Drug abuse is a problem in just about every community, including our own. And Impact Futures is working to mitigate that problem through community outreach and education, and pushing for legal and societal change.
Today (Dec. 19), Impact Futures celebrated their 2012 efforts and progress in an open house in downtown Amarillo.
Project Director LaViza Matthews said among their proudest accomplishments are the protests staged outside businesses that sell synthetic drugs with labels like â??potpourriâ?? or â??incenseâ?? or â??not for human consumption.â?? But people, especially teens, have and do die from these products.
â??I think the protests were a big deal,â?? said Matthews. â??We got heard about, basically, and I was asked to speak in Georgia to the Georgia Bureau of Investigation and with their DA to tell them about what Texas is doing.â??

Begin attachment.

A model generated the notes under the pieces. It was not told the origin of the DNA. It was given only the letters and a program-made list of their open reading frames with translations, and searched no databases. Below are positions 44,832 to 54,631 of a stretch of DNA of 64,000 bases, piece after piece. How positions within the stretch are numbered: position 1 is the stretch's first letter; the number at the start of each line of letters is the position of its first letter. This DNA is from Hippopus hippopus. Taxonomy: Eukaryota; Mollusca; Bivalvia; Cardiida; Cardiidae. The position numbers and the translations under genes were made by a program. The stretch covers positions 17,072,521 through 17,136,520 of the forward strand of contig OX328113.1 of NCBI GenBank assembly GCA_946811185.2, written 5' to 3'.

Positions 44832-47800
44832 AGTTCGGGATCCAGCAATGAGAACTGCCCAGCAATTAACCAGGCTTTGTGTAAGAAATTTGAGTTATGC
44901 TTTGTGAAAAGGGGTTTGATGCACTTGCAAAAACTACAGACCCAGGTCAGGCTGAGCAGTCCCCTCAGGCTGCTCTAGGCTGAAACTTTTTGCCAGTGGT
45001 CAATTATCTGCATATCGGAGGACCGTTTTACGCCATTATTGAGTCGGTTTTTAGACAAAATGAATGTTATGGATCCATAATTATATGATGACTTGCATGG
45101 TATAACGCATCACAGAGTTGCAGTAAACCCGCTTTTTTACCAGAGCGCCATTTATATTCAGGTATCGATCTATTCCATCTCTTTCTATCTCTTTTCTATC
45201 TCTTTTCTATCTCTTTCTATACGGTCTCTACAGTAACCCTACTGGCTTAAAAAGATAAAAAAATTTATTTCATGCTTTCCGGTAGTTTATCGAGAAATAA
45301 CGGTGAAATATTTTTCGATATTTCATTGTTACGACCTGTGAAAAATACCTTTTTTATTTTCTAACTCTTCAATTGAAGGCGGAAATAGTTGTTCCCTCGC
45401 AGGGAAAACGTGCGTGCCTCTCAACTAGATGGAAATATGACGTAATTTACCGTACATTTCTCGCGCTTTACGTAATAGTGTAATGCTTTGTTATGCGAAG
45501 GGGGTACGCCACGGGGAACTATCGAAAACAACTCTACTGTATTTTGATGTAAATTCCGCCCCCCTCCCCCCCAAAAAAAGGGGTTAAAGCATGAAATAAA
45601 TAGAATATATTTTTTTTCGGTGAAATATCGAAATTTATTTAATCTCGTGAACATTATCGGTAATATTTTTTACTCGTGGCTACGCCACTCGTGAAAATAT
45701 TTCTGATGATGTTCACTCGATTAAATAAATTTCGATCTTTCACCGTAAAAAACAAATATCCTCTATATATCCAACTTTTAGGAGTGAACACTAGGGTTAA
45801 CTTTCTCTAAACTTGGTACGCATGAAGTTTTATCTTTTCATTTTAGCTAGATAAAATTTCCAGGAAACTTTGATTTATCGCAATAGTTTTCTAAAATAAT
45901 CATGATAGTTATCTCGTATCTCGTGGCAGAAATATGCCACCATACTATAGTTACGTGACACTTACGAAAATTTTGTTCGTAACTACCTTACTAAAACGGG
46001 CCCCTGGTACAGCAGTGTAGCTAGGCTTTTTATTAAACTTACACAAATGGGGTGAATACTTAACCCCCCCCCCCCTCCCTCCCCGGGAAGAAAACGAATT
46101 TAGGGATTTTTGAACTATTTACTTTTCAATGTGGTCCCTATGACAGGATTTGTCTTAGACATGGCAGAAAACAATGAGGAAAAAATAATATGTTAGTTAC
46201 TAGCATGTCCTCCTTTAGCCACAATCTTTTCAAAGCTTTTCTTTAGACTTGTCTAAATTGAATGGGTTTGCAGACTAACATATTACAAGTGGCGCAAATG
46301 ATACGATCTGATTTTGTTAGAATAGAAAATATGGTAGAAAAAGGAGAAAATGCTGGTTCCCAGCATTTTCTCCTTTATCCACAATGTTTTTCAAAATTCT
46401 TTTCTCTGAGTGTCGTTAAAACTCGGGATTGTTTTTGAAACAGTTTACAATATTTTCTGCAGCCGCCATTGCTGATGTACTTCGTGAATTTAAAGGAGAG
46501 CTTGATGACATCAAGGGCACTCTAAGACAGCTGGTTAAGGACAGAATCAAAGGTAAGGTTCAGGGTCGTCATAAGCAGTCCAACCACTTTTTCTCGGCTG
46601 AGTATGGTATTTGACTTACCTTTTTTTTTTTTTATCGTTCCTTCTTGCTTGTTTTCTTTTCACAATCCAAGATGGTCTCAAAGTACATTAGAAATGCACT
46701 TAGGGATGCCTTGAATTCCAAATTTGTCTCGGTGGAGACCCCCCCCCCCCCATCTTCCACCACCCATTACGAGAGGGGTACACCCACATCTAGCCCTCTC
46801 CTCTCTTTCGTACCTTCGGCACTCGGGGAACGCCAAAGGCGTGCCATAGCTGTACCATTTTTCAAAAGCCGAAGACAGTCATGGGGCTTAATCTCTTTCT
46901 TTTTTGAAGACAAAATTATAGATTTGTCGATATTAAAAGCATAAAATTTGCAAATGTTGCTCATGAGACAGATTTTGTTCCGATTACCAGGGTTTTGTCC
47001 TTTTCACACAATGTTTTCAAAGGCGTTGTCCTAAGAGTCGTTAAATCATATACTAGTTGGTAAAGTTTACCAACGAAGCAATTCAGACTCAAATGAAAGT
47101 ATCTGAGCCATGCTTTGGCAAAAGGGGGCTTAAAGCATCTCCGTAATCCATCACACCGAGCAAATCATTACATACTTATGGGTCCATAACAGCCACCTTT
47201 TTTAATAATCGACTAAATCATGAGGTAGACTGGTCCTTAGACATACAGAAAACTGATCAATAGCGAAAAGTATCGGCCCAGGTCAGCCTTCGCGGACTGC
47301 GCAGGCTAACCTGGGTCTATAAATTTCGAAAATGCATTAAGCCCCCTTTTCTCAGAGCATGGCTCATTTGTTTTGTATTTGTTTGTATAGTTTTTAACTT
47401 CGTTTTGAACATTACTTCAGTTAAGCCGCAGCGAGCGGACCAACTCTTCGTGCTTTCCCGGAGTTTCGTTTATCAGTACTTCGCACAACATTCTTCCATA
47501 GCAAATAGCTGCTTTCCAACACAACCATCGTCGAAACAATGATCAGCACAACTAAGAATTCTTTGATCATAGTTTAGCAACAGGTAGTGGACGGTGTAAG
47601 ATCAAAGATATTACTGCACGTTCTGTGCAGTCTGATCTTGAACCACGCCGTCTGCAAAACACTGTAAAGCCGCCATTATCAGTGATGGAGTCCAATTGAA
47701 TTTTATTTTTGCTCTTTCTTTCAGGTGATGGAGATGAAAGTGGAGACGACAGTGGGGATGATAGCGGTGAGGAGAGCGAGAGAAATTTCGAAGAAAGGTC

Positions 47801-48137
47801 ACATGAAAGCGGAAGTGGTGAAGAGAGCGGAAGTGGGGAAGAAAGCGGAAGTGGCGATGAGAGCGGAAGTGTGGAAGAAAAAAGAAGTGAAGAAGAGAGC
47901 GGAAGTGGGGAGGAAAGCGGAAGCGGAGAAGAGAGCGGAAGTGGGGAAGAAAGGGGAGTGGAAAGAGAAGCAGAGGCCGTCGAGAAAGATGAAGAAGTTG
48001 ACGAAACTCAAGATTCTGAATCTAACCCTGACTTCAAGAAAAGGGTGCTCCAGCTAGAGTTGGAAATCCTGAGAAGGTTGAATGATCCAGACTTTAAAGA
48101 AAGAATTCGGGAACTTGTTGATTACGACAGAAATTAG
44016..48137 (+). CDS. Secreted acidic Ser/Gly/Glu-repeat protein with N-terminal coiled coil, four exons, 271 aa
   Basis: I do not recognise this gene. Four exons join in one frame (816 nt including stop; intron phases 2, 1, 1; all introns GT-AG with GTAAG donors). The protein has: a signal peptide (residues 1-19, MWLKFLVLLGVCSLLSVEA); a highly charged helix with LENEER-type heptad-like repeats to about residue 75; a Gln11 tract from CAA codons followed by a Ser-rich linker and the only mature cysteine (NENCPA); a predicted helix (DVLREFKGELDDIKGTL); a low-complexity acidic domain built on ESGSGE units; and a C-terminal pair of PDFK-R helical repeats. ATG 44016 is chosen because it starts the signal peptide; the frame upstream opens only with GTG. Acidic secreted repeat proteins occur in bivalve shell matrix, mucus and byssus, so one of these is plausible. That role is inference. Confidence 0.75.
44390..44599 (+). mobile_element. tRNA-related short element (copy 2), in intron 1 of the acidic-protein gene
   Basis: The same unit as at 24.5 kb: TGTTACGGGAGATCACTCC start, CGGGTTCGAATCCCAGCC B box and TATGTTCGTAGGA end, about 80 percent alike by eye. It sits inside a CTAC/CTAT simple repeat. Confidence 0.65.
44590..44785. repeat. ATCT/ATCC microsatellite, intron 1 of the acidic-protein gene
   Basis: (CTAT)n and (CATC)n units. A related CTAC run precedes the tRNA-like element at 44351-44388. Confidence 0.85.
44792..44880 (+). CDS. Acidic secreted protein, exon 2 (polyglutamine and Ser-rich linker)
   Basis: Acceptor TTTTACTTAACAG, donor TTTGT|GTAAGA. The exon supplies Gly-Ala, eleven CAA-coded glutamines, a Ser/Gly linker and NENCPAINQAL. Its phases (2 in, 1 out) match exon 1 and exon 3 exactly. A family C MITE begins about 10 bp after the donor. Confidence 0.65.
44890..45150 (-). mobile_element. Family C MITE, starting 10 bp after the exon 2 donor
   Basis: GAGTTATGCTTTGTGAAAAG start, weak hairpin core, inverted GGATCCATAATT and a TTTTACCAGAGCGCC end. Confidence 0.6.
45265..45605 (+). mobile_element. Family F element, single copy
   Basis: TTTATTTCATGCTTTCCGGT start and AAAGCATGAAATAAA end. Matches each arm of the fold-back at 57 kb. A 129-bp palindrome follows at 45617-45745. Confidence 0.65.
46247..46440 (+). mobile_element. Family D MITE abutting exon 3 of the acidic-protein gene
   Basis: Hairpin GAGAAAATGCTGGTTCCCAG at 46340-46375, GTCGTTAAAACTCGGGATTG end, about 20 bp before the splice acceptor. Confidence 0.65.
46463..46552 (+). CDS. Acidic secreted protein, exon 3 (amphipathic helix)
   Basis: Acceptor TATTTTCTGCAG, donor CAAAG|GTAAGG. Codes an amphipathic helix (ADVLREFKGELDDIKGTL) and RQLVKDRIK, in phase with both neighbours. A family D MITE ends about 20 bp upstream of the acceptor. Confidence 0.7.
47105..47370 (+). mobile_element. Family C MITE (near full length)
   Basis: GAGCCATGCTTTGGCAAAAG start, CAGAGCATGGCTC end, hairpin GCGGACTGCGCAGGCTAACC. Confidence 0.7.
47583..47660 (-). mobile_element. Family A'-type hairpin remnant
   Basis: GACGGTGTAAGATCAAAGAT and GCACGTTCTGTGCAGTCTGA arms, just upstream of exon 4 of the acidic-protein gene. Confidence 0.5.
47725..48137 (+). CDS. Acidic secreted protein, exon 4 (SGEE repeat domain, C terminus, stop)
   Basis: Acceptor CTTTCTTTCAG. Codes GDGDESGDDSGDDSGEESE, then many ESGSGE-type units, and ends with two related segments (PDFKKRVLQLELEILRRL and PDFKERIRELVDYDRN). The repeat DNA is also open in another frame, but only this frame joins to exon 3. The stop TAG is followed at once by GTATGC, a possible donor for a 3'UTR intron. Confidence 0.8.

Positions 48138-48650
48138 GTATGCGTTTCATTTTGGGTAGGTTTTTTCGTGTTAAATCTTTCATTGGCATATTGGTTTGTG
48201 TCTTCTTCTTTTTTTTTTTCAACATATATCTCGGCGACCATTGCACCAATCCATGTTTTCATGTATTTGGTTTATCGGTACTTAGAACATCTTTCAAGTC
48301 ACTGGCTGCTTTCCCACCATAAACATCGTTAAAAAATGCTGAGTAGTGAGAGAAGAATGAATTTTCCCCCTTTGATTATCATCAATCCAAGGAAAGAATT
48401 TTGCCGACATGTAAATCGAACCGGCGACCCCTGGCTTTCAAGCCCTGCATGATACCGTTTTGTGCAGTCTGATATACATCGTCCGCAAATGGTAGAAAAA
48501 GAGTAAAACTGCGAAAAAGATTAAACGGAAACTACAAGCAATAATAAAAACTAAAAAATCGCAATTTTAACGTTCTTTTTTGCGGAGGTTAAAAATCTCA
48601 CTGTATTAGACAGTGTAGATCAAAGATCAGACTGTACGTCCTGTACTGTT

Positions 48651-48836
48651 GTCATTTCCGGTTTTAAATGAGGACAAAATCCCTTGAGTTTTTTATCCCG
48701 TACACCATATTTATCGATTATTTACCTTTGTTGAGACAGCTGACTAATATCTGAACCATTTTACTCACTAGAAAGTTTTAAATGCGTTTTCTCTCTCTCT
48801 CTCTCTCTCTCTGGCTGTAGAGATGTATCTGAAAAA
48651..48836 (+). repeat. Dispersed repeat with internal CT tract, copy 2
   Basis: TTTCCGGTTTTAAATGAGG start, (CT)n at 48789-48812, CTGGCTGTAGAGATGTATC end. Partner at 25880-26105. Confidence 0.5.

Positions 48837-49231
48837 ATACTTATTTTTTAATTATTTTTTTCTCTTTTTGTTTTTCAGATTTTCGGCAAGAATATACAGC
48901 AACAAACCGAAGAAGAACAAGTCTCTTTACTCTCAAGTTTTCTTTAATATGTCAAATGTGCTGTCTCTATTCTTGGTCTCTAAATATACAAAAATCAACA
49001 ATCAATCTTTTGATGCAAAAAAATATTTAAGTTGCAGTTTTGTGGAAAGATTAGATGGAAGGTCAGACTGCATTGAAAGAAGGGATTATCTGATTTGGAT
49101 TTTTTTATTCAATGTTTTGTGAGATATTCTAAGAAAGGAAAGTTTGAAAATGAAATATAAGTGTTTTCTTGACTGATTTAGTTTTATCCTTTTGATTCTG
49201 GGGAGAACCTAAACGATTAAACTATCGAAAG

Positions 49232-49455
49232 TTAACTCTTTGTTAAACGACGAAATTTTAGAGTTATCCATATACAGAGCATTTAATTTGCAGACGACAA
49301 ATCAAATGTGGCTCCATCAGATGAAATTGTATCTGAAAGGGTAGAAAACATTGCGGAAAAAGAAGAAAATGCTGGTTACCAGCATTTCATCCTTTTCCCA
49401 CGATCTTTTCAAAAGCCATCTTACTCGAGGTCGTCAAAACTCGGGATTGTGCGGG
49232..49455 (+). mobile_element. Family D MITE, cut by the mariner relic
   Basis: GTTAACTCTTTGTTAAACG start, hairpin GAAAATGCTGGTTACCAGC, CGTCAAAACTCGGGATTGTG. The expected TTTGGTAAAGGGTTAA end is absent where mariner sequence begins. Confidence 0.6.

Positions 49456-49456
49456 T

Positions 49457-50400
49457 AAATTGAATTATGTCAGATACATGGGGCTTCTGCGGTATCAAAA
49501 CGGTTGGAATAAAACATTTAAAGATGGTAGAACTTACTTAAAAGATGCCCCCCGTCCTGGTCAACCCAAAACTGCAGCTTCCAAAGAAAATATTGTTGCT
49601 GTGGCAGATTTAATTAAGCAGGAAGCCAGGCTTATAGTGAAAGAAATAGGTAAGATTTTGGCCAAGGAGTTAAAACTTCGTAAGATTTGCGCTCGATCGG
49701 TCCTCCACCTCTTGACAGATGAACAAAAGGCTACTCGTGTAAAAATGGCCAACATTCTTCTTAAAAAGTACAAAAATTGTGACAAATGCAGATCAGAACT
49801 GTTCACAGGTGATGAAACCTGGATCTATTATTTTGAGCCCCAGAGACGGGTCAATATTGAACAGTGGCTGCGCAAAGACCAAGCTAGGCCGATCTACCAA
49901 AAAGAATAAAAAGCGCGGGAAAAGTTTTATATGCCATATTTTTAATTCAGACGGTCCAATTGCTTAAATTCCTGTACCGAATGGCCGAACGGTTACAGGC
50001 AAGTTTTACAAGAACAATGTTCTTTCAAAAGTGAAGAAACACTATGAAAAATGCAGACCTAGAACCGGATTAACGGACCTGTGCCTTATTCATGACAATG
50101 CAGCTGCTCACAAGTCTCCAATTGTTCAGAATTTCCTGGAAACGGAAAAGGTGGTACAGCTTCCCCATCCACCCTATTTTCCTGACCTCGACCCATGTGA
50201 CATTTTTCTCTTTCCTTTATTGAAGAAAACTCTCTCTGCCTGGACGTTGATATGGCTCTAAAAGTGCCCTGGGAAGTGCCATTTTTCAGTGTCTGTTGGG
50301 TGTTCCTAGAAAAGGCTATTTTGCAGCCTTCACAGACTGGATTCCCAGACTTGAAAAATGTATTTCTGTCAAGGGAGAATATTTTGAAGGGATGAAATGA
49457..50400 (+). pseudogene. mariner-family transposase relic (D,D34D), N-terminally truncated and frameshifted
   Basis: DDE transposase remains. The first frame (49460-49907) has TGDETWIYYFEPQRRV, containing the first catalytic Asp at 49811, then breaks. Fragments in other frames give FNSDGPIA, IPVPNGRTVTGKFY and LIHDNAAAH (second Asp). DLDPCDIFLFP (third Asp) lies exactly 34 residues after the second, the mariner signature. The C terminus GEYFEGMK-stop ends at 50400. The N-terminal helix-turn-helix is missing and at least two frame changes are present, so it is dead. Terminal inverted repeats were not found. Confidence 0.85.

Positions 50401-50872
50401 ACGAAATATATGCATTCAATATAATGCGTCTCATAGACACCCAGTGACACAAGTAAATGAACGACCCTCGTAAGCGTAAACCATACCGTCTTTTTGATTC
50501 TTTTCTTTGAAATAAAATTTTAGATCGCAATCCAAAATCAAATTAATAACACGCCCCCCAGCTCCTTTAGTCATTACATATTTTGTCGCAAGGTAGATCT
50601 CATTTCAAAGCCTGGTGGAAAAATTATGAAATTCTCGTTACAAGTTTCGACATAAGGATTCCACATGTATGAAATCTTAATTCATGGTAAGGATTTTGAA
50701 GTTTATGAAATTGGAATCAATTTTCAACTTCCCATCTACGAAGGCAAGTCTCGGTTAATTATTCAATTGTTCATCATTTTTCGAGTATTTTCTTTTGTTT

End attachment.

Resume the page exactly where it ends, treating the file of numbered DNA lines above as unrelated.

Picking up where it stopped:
According to the Centers for Disease Control, prescription drug overdoses have nearly tripled in the last ten years - and many of those who overdosed were teens looking to get high. Medication Cleanout Days, the first of which was in 2009 in Amarillo, encourage people to turn in unused or expired medications to be properly disposed of.
And now Impact Futures has partnered with both Randall and Potter County Sheriffs to create permanent medication drop-boxes for the same purpose.
â??Now people donâ??t have to wait for a Medication Cleanout Day,â?? said Matthews. â??You can actually go any time and drop those medicines off, and when you do that, you take it out of the hands of a kid. We have kids who have told us, â??We would go straight into our friendâ??s house and we would clean out the medicine cabinet.â?? Well, now weâ??re taking it out of play.â??
Matthews says their plans for the coming year include attending a conference in Las Vegas to learn about the latest drug trends among teens, and then bring that information back to schools, police, and parents.
You can learn more about Impact Futures and their role in the community by following the link attached to this story.